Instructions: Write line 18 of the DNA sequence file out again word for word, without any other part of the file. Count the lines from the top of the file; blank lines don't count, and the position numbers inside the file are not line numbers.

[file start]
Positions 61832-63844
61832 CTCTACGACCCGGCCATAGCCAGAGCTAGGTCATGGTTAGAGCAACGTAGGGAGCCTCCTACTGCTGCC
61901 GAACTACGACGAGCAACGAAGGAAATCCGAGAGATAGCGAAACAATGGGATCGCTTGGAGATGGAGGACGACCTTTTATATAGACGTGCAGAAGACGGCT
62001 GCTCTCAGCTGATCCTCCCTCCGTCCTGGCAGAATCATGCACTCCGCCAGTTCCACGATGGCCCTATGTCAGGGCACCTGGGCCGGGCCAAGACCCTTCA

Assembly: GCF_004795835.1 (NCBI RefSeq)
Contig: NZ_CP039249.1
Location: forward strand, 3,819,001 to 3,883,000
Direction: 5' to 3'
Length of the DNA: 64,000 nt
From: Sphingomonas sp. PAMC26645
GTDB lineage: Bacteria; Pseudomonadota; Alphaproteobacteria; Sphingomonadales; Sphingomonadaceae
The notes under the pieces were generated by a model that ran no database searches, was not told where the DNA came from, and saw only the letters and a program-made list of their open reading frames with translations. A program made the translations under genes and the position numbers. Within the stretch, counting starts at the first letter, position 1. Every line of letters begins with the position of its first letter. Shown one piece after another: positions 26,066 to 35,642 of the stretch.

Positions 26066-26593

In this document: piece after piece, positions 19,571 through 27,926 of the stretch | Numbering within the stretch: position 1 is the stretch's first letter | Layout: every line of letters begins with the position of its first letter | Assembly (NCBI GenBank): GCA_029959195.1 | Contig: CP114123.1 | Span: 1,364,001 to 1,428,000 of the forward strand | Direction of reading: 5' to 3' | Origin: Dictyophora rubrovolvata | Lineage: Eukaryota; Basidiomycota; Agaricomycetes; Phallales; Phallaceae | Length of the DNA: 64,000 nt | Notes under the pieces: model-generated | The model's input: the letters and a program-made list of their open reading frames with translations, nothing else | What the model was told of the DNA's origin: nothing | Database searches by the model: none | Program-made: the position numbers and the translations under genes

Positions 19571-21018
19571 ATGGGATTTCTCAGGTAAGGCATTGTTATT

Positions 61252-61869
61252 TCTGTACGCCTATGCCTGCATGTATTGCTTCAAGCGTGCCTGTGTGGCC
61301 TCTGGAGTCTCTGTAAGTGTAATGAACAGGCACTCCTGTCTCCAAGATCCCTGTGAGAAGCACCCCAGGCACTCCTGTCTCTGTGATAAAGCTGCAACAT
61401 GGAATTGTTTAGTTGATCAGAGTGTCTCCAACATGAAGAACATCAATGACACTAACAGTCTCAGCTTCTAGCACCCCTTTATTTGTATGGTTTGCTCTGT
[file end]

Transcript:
61252 TCTGTACGCCTATGCCTGCATGTATTGCTTCAAGCGTGCCTGTGTGGCC